Friday, November 09, 2007

Veto Clouds New York's HEAP Program: More than 200,000 Households May Be Affected

The federal LIHEAP program makes "block grants" to the states for use in their home energy assistance programs, including New York's HEAP program. Because of the combination of a large population and a cold climate, New York state receives the nation's largest LIHEAP allocation. In the 2006 - 2007 HEAP year, New York issued more than one million HEAP benefits to needy low income households: 844,530 households received a regular HEAP benefit and 163,007 received an additional emergency grant.

Most of the "regular" and "emergency" HEAP funds are used by New York State to assist eligible household with their immediate home energy costs incurred for the current winter. They are not designed to pay old utility bills accrued from past years.

Under Section 97 of the New York Social Services Law, 15% of the LIHEAP funds received by the state are required to "be used for low-cost residential weatherization or other energy-related home repair for low-income households...." Further, "[n]o less than ten percent of the funds available to New York state under the federal low-income home energy assistance program shall be allocated to the division of housing and community renewal for its weatherization assistance program and shall be expended as provided in the annual New York state weatherization plan."

The federal Department of Health and Human Services (HHS) administers the LIHEAP funds and programs, and the New York State Department of Temporary and Disability Assistance (OTDA) oversees the program in New York State. New York announced the opening of the winter 2007 - 2008 HEAP program on November 1, 2007. The program operates until the federal funds are depleted.

Even though the 2008 federal fiscal year began October 1, 2007, the amount of federal funding for the current winter's program is not yet certain.

The Energy Policy Act of 2005 authorized up to $5.1 billion for LIHEAP but appropriations have not approached even half that level. President Bush proposed a budget for 2007 - 2008 that would cut the LIHEAP program 17.6% from last year's level, from $2.16 billion to $1.78 billion.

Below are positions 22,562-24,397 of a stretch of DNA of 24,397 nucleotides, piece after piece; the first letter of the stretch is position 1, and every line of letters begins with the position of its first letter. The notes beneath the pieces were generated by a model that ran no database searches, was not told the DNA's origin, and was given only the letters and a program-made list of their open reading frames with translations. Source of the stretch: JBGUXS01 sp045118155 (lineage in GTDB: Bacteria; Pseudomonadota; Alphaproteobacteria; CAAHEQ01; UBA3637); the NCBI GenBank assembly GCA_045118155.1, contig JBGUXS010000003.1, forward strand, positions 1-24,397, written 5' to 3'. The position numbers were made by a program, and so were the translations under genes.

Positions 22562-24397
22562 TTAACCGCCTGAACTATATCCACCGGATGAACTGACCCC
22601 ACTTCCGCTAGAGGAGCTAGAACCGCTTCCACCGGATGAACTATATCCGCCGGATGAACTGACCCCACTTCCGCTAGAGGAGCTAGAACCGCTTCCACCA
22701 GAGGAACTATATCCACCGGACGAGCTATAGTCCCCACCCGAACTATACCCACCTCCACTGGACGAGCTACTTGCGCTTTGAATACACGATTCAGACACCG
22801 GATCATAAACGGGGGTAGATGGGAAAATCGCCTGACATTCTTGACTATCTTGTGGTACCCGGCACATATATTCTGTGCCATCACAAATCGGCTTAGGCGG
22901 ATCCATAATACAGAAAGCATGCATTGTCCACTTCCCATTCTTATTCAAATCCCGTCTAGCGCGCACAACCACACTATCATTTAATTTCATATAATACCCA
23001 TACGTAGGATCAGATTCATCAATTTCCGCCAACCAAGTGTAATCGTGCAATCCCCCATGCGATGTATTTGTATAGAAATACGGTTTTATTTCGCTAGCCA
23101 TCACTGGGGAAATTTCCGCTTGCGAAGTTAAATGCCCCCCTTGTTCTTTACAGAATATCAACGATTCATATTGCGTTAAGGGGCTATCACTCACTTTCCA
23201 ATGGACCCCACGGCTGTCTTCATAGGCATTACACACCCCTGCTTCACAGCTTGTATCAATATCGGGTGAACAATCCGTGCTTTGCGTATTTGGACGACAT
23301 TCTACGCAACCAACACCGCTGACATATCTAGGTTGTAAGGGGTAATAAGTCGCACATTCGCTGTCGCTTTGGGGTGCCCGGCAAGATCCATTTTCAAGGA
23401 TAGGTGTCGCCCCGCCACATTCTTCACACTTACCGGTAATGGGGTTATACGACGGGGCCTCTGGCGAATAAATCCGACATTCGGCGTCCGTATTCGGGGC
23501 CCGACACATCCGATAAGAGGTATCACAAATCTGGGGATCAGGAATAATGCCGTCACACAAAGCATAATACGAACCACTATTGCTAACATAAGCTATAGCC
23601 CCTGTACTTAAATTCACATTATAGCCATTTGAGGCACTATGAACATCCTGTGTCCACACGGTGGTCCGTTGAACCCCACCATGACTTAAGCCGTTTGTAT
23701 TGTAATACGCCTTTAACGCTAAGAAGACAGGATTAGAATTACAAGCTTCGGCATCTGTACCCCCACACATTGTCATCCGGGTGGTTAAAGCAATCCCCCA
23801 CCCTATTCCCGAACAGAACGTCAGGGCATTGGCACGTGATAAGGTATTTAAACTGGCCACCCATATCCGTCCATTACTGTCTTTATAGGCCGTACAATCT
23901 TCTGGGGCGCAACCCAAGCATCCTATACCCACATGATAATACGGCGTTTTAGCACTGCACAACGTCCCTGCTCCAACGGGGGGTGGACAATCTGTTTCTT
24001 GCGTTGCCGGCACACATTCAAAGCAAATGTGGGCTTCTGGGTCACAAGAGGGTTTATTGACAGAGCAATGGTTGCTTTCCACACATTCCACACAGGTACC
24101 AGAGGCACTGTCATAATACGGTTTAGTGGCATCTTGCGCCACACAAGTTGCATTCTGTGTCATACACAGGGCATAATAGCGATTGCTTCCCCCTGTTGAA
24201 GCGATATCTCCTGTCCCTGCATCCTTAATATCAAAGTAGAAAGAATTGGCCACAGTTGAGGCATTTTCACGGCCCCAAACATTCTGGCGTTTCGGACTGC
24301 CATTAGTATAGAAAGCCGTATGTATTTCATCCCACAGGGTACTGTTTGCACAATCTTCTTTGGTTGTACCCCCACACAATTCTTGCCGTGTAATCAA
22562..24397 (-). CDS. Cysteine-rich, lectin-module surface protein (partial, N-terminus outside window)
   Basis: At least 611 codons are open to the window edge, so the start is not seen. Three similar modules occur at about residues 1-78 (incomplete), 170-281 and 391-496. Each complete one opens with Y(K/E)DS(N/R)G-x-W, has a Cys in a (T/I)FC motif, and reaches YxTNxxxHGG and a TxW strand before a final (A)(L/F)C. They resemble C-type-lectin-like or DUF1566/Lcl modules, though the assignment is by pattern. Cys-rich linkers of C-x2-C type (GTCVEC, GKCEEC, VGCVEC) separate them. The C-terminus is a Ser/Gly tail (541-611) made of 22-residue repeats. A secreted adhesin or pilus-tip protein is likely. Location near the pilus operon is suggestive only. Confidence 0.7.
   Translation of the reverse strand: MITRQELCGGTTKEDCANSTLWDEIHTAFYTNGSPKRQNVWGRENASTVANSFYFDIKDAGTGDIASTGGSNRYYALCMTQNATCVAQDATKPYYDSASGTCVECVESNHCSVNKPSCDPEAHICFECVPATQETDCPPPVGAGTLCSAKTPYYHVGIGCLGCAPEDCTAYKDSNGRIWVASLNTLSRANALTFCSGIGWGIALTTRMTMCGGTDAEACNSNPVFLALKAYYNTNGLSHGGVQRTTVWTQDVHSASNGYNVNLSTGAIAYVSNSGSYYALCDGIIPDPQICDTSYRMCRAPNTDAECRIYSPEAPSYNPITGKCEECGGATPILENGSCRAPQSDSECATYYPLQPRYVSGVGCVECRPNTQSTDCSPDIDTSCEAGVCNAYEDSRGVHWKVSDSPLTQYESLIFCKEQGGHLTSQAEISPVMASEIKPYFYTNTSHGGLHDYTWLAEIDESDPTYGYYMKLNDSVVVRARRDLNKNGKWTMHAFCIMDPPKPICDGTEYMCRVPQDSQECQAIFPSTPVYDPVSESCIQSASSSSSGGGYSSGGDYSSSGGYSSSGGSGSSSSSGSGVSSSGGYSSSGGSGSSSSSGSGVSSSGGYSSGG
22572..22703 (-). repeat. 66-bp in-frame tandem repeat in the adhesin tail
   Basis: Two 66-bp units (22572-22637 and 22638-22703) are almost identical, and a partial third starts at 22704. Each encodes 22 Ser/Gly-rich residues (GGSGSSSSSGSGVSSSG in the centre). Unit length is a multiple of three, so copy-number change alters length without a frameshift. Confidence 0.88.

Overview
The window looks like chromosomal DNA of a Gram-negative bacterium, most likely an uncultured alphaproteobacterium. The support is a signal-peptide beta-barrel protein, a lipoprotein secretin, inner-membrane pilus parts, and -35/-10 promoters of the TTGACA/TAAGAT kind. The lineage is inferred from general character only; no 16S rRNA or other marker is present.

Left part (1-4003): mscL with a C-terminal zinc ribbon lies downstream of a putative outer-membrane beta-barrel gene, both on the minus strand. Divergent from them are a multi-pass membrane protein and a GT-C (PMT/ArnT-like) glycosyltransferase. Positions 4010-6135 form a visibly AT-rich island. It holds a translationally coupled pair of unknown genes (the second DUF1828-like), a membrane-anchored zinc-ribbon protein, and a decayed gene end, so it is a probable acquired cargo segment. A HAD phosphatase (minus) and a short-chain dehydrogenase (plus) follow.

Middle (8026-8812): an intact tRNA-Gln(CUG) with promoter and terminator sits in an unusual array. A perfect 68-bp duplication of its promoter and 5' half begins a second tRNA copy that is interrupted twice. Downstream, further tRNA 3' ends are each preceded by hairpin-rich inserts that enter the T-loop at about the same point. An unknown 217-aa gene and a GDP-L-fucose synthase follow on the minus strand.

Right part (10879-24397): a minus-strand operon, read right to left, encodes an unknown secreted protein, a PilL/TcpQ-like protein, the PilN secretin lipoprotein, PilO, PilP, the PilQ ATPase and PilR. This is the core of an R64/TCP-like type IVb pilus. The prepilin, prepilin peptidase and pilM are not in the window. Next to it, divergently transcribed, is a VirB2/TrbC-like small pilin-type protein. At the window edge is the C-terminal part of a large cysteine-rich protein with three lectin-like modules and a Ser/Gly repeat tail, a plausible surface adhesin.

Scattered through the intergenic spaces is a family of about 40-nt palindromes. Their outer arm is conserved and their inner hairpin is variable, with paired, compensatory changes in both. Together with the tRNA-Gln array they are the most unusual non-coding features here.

In contrast, if the LIHEAP program had simply kept up with the general level of inflation since it began in 1981, the funding level would be $4.2 billion. The House of Representatives proposed to increase the 2008 program to $2.66 billion, but subsequently a lower House-Senate compromise funding level was reached at $2.42 billion.

President Bush on November 13, 2007 vetoed the federal HHS budget bill containing a $2.42 billion appropriation for LIHEAP, saying "it spends too much." See Bush Veto Hits Heating Bill Aid Program for Poor.

According to a November 8, 2007 report from the Center on Budget and Policy Priorities, the reduced level of funding proposed by the President in his budget for the LIHEAP program would result in $76.4 million less for New York's HEAP program. As a consequence, CBPP estimates that approximately 207,900 fewer New York households would receive assistance. Also, under the President's proposed reduction in funding, New York state's low-income weatherization programs would face reductions of at least $7.6 million in 2008.

With expected 2007-2008 winter heating costs rising by more than 10%, more LIHEAP funding, not less, is needed to assist households in making this winter's energy burdens more affordable, and for the longer range cost effective weatherization programs that reduce future energy burdens of low-income households by making their homes more efficient.

For more information about the New York HEAP program see PULP's Winter Extra.

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